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StormTracker school: The science of thunder

11Alive Meteorologist Samantha Mohr explains how it works.

ATLANTA — Thunder can be very loud, startling, and scary. But the science behind thunder is very interesting! 

Thunder happens as the air rapidly expands as lightning moves through it.

Lightning is made up of electricity and is very hot. As the electricity moves through the air it heats it up, rapidly expanding it and creating a shockwave.

This shock wave travels through the air to your ear resulting in that loud rumbling sound. 

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The speed of light is about 1 million times faster than the speed of sound. That is why we see the lightning flash first, and then hear the thunder sound later.

To tell how far away the lightning is you simply need the count. Every five seconds between the lightning strike in the thunder means that the lightning is one mile away. So if you see lightning and start to count one Mississippi, two Mississippi, three Mississippi, four Mississippi, five Mississippi and then hear thunder, then the lightning is about a mile away.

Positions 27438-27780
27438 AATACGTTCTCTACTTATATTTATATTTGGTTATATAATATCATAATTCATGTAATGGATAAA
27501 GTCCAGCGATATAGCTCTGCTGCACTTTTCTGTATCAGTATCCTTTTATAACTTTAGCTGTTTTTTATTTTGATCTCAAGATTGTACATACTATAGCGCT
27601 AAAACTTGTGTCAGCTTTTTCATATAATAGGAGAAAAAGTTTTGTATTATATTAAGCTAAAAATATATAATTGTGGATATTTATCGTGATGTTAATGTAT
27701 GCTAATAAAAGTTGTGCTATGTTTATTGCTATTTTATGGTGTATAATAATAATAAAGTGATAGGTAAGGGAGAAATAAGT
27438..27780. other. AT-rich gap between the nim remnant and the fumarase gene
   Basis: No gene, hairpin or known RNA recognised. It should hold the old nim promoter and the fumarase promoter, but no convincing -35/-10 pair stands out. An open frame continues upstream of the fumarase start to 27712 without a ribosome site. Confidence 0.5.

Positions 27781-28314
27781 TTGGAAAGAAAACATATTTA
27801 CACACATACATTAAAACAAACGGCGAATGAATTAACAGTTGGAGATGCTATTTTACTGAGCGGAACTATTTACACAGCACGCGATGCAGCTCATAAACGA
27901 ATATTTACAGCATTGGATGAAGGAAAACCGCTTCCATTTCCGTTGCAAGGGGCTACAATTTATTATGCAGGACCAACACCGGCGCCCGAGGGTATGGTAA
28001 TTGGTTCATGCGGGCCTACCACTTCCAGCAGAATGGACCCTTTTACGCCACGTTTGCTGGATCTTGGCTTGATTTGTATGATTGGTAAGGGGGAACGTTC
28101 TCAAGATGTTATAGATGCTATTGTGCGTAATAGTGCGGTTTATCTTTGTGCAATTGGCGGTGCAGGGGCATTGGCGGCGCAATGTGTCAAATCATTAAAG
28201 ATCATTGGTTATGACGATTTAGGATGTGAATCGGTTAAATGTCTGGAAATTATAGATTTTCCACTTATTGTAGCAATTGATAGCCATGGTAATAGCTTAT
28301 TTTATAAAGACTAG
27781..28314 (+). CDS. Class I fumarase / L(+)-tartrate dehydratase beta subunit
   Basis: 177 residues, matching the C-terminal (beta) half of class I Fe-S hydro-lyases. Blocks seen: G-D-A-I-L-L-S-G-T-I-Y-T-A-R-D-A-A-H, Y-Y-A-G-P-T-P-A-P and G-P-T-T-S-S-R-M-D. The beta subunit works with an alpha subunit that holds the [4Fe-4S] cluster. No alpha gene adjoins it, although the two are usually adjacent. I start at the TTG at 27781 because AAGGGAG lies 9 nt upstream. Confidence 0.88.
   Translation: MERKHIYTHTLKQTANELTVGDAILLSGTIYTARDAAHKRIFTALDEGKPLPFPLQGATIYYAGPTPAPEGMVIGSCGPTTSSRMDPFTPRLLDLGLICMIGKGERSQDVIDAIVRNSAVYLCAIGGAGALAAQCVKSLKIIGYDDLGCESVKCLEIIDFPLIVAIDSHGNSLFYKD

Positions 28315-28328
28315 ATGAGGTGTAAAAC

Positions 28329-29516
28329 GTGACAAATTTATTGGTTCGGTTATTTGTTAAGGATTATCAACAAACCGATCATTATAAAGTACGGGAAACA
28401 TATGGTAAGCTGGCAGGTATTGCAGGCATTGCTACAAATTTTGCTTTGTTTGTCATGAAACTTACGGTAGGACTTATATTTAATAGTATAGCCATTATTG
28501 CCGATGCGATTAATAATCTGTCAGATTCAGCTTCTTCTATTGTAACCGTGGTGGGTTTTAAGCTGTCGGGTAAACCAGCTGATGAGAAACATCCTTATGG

Another interesting thunder fact is that a clap of thunder is usually associated with the vertical strike, while rumbling or rolling thunder is associated with the horizontal strike from cloud to cloud. 

Whenever you hear a clap of thunder soon after you see the light, that usually means it’s a vertical lightning strike from cloud to ground very close to you. When you hear rumbling thunder the sound is traveling horizontally either towards or away from you.

No matter the kind, the safest place to be when you hear thunder is indoors! 

Storm tracker school meets every day at 11 o’clock on the 11Alive Facebook page.


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